Kidney Injury After Heart Surgery – A Japan National Center Biobank Network Investigation

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Sudden injury to the kidneys or acute kidney injury (AKI) in which waste excretion into urine is impaired can occur as a result of a multitude of shocks to the body including sepsis and cardiac surgery. The presence of AKI can be determined by measuring the small molecule metabolite creatinine in the blood. It is a break-down product of high energy phosphocreatine and is normally excreted by the kidney. A build-up of creatinine in the blood can therefore indicate kidney injury. AKI that persists for seven days or more is described as acute kidney disease (AKD).

AKI after cardiac surgery has a complex etiology that can vary person to person and has been well studied. The clinical course of AKD following cardiac surgery has been less well characterized. Eisei Noiri of the National Center Biobank Network, National Center for Global Health and Medicine, Tokyo, Japan, and colleagues therefore investigated the clinical course

of AKD after cardiac surgery, including its association with AKI, 90-day mortality, renal prognosis at hospital discharge, and long-term renal prognosis using a database including intensive care units (ICUs) at 18 hospitals. The results were published in the journal Scientific Reports.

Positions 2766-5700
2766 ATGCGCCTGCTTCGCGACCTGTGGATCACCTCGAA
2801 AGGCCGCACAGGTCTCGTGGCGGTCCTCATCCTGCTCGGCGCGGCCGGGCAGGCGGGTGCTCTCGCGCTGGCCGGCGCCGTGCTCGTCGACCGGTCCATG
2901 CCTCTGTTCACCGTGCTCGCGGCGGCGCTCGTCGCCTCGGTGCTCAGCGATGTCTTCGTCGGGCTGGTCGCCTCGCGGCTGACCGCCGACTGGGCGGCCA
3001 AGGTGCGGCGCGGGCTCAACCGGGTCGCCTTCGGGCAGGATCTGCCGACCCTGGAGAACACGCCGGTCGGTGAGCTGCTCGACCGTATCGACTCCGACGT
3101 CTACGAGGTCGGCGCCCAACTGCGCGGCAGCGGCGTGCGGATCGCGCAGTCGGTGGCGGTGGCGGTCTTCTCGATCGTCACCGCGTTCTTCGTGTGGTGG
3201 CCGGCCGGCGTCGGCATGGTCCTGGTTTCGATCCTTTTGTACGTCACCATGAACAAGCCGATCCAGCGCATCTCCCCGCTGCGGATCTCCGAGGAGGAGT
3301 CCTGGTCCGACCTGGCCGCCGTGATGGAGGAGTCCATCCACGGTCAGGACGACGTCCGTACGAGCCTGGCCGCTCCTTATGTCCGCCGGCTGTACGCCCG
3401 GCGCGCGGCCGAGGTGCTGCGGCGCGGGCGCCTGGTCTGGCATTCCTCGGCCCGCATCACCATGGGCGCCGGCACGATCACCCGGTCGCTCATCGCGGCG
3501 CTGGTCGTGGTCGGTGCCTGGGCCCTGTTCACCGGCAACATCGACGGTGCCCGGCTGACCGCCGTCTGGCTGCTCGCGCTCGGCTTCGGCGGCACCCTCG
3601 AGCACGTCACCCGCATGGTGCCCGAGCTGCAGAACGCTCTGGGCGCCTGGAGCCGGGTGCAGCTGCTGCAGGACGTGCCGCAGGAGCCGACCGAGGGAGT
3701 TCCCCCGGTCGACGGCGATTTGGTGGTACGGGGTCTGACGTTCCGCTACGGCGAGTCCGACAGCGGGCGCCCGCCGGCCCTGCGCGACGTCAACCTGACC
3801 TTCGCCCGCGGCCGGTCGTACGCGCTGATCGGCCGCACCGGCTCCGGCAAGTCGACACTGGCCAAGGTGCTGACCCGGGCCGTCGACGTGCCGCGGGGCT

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There were 3,605 patients eligible for the study. Progression to AKD was judged to occur in 11% of the study participants and was associated with non-elective (emergency) surgery. AKD was significantly associated with 90-day mortality after cardiac surgery, occuring in 20% of these patients. The 90-day mortality rates were 0.4%, and 2%, in the no injury and AKI groups, respectively.

The follow-up by a Nephrologist of patients with AKI is recommended in clinical practice guidelines for AKI because of their risk of progression to CKD. However, only a minority of AKI

patients actually receive a nephrologist follow-up in real-world practice due to patient volume and time constraints. Predicting which AKI patients will develop into AKD would help to ensure that AKI patients in greatest need were followed-up.

It is possible the study was confounded by various factors. Data was not collected on perioperative nephrotoxic agents, such as imaging contrast agents, which may have an effect on AKI. The diagnosis of AKD was based on creatinine alone, urine output volume was not considered for practical reasons.

“AKD after cardiac surgery was associated with 90-day mortality, 90-day renal prognosis, and 2-year follow-up, suggesting that this particular clinical condition may call for closer attention,” concluded the authors.